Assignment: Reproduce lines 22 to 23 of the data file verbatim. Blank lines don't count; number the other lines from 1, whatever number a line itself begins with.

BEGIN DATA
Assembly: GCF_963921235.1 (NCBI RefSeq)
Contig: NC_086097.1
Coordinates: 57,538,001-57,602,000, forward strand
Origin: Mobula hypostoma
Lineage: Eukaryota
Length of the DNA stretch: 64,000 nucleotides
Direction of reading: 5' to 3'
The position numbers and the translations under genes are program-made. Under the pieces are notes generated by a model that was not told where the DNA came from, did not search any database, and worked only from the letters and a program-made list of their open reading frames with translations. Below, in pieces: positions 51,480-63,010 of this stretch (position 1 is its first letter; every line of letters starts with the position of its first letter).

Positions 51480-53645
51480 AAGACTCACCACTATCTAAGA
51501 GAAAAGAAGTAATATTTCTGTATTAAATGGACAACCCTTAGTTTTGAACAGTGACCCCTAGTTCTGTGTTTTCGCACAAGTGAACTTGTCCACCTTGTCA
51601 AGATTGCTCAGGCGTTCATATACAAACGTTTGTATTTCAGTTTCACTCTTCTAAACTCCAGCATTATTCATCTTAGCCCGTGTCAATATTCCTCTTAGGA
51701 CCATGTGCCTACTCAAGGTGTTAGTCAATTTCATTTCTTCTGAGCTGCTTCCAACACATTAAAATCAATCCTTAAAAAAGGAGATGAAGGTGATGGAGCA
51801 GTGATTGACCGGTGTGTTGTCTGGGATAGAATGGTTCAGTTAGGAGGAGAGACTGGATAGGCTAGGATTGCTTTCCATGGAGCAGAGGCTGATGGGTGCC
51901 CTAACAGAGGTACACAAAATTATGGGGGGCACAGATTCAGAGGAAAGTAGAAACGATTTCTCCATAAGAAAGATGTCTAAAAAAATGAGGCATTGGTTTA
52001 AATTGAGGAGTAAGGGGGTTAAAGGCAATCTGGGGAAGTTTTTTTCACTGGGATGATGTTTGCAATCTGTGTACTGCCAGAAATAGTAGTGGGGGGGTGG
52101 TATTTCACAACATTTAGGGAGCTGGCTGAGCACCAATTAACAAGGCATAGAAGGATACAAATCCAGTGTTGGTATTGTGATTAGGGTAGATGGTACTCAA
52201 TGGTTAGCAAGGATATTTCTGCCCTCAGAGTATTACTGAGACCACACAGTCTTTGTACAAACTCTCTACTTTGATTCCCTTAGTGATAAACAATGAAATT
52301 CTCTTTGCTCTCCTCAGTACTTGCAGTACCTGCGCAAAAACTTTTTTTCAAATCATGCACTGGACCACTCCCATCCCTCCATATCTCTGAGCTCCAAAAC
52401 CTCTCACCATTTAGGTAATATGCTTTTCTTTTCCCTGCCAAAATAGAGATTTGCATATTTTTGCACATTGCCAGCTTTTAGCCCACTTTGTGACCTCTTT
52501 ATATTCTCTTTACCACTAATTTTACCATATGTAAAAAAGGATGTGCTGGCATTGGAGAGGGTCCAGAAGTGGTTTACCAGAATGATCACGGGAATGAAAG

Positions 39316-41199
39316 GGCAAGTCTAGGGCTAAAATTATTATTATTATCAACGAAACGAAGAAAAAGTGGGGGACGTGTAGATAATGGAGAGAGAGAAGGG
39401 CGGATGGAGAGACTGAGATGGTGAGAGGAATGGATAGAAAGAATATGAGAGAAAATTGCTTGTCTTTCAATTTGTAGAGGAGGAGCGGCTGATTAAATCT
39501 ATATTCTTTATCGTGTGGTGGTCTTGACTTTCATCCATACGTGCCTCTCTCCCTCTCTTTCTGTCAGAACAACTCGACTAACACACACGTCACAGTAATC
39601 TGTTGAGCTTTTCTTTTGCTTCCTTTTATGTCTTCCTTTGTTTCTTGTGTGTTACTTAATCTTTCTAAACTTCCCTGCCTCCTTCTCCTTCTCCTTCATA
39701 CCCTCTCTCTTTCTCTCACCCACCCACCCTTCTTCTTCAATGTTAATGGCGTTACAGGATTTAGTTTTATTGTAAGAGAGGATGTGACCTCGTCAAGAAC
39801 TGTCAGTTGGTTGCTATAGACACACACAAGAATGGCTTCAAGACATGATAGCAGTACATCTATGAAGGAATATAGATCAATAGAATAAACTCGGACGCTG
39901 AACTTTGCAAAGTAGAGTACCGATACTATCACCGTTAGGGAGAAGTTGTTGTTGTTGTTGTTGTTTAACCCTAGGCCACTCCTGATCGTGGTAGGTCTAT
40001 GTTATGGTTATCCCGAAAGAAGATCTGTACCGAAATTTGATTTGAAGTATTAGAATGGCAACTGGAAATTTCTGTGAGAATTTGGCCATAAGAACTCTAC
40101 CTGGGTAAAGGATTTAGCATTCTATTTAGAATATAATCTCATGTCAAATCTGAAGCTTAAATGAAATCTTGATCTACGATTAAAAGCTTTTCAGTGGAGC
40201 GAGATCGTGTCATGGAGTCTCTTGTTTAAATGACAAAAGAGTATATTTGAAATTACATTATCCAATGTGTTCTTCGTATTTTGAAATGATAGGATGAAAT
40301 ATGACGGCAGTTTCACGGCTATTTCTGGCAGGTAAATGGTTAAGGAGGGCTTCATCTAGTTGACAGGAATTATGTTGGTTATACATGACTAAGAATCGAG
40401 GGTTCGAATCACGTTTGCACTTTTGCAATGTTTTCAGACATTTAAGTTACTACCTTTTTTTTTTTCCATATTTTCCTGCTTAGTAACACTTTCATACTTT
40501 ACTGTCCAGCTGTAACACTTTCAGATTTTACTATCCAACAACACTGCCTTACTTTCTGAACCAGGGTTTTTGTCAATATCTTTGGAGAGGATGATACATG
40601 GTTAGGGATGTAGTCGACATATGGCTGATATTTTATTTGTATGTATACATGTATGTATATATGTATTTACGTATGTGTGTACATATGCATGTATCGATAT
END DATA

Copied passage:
Positions 39316-41199
39316 GGCAAGTCTAGGGCTAAAATTATTATTATTATCAACGAAACGAAGAAAAAGTGGGGGACGTGTAGATAATGGAGAGAGAGAAGGG